While the tide well and truly went out on Labour on election night in Aotearoa New Zealand, there are still several factors complicating the formation of a National and ACT coalition government.
Special votes are yet to be counted, with the official final result still three weeks away.
In past elections special votes have boosted the left parties. If that is the case this year, we will not know by how much until November 3. Consequently, the preliminary results may be slightly skewed against the left.
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On these figures, National won 50 seats (up 17 since the 2020 election), Labour 34 (down 31), the Greens 14 (up four), ACT 11 (up one), NZ First eight (returning to Parliament), and Te Pāti Māori/the Māori party four (up two).
There are 121 seats overall (up one from the last parliament with a byelection to come).
While National and ACT currently have 61 combined seats, enough for a right majority, if past patterns hold they will lose one or two seats when the special votes are counted — and thus their majority.
Several variables in play
There are two other complications. First, there will be a November 25 byelection in Port Waikato after the death last Monday of an ACT candidate. The winner of that byelection will be added as an additional seat.
National is almost certain to win the byelection.
An honour and privilege to receive another mandate from our beautiful rohe.
Ngā mihi ❤️🤍🖤 pic.twitter.com/HwkgKAnBB3
— Rawiri Waititi MP (@Rawiri_Waititi) October 14, 2023
Second, Te Pāti Māori won four of the seven Māori-roll electorates and Labour one. In the other two, Labour is leading by under 500 votes.
If Te Pāti Māori wins both these seats after special votes are counted, it would win six single-member seats, three above its proportional entitlement of three.
The new Parliament already has one overhang seat due to Te Pāti Māori’s electorate success. If it wins six, the new Parliament will have 124 members (including the Port Waikato byelection winner).
That would mean 63 seats would be needed for a majority.
National, though, would be assisted if Te Pāti Māori’s party vote increases from the provisional 2.6 percent to around 3 percent after special votes are counted, but it wins no more single-member seats. That would increase Te Pāti Māori’s seat entitlement to four and eliminate the overhang.
Then, if the right drops only one seat after special votes and National wins the byelection, National and ACT would have a majority.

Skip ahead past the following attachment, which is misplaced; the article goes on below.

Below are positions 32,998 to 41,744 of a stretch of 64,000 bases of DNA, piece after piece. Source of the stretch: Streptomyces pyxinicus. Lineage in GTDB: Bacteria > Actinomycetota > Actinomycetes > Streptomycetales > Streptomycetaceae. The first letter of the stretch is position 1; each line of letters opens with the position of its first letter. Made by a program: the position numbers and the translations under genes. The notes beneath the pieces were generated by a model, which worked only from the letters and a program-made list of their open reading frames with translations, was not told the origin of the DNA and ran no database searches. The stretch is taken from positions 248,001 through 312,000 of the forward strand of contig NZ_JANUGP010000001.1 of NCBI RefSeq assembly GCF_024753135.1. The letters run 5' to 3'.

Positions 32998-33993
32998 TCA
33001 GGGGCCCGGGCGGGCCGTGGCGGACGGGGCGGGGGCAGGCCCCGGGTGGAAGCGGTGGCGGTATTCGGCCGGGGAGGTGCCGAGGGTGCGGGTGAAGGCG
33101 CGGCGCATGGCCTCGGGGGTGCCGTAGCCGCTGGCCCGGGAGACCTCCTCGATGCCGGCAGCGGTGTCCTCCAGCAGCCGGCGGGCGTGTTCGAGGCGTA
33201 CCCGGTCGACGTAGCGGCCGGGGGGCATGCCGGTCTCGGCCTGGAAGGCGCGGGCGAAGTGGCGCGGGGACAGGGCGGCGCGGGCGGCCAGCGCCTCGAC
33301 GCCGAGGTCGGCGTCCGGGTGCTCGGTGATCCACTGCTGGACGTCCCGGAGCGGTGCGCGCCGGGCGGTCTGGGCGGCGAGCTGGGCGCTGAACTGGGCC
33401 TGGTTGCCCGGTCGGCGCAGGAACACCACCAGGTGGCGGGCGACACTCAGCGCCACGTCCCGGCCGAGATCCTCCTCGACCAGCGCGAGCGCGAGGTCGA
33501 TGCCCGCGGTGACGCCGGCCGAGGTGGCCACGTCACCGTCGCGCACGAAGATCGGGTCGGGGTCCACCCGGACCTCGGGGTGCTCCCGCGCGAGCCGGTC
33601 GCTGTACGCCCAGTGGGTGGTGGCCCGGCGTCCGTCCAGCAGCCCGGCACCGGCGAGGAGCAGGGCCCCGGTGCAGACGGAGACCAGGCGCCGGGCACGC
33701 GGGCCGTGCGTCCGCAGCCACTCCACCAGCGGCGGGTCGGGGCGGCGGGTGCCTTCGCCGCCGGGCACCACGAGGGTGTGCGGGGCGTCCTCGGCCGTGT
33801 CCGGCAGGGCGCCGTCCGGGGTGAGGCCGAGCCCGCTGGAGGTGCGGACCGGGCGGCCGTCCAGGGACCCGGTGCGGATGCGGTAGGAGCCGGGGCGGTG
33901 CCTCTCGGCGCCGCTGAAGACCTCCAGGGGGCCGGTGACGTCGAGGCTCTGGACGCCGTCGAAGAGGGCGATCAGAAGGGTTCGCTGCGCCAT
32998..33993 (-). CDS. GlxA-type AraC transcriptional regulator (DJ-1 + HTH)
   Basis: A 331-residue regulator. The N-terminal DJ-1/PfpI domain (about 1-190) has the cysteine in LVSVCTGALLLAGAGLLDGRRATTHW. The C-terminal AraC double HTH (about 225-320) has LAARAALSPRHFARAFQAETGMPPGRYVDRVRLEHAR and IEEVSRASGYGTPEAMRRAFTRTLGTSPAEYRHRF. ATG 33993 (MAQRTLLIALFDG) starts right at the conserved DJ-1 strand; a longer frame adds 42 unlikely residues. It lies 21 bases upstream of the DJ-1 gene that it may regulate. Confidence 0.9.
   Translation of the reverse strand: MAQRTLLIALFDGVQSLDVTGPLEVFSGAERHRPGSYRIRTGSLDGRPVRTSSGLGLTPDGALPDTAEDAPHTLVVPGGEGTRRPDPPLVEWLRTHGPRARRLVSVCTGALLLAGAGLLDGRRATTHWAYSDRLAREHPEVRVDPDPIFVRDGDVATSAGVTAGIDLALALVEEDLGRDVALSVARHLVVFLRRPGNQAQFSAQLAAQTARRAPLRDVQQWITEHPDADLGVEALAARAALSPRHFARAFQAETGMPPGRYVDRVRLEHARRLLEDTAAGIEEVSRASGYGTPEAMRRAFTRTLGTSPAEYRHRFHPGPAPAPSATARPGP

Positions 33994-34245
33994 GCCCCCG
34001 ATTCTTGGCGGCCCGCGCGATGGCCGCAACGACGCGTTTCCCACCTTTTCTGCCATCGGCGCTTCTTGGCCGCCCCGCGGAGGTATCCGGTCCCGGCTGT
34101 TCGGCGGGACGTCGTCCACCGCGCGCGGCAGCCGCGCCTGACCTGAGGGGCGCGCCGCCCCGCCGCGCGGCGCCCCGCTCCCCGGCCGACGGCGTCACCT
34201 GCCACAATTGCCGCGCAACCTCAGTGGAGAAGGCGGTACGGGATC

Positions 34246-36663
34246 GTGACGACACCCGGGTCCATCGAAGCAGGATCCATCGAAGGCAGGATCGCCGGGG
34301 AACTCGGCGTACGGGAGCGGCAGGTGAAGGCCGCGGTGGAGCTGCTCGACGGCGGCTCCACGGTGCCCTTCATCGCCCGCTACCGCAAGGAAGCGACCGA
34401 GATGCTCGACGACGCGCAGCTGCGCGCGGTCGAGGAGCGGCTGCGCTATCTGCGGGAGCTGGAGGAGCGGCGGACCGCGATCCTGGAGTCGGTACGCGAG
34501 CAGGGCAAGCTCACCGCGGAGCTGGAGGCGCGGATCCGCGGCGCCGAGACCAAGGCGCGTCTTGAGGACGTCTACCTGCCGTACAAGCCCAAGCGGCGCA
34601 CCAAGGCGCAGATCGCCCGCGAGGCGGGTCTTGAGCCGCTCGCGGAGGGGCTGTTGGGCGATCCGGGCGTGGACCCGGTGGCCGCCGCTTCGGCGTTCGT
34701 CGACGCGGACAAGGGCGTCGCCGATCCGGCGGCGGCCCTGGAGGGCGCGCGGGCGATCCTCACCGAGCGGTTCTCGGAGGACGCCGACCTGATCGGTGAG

While National performed better than anticipated given the late trend to the left in the polls, National and ACT are unlikely to have a combined majority once all votes are counted, and National will likely depend on NZ First in some way.
Polls understated the right
Party vote shares on the night were 39.0 percent National (up 13.4 percent), 26.9 percent Labour (down 23.1 percent), 10.8 percent Greens (up 2.9 percent), 9.0 percent ACT (up 1.4 percent), 6.5 percent NZ First (up 3.9 percent) and 2.6 percent Te Pāti Māori (up 1.4 percent).
For the purposes of this analysis, the right coalition is defined as National and ACT, and the left as Labour, the Greens and Te Pāti Māori. NZ First has sided with both left and right in the past, and supported the left from 2017 to 2020, so it is not counted with either left or right.
On the preliminary results, the right coalition won this election by 7.7 percentage points, enough for a majority despite NZ First’s 6.5 percent. In 2020, left parties defeated the right by a combined 25.9 points. But it is likely the right’s lead will drop on special votes.
The two poll graphs below include a late poll release from Morgan conducted between September 4 and October 8. I have used September 22 as the midpoint. This poll gave the left parties a two-point lead over the right, a reversal of an 8.5-point right lead in Morgan’s August poll.
The current result is comparable to the polling until late September and early October when there was a late movement to the left.
Overall, it looks as if the polls overstated the Greens and understated National. The polls that came closest to the provisional result were the 1News-Verian poll and the Curia poll for the Taxpayers’ Union.
In 2020, polls greatly understated the left; this time the right was understated.
It’s possible media coverage of the possibility of NZ First being the kingmaker drove voters back to National in the final days. By 48 percent to 26 percent, respondents in the Guardian Essential poll thought NZ First holding the balance of power would be bad for New Zealand rather than good. For now, any such concerns are on hold.
Adrian Beaumont, election analyst (psephologist) at The Conversation; and Honorary Associate, School of Mathematics and Statistics, The University of Melbourne. This article is republished from The Conversation under a Creative Commons licence. Read the original article.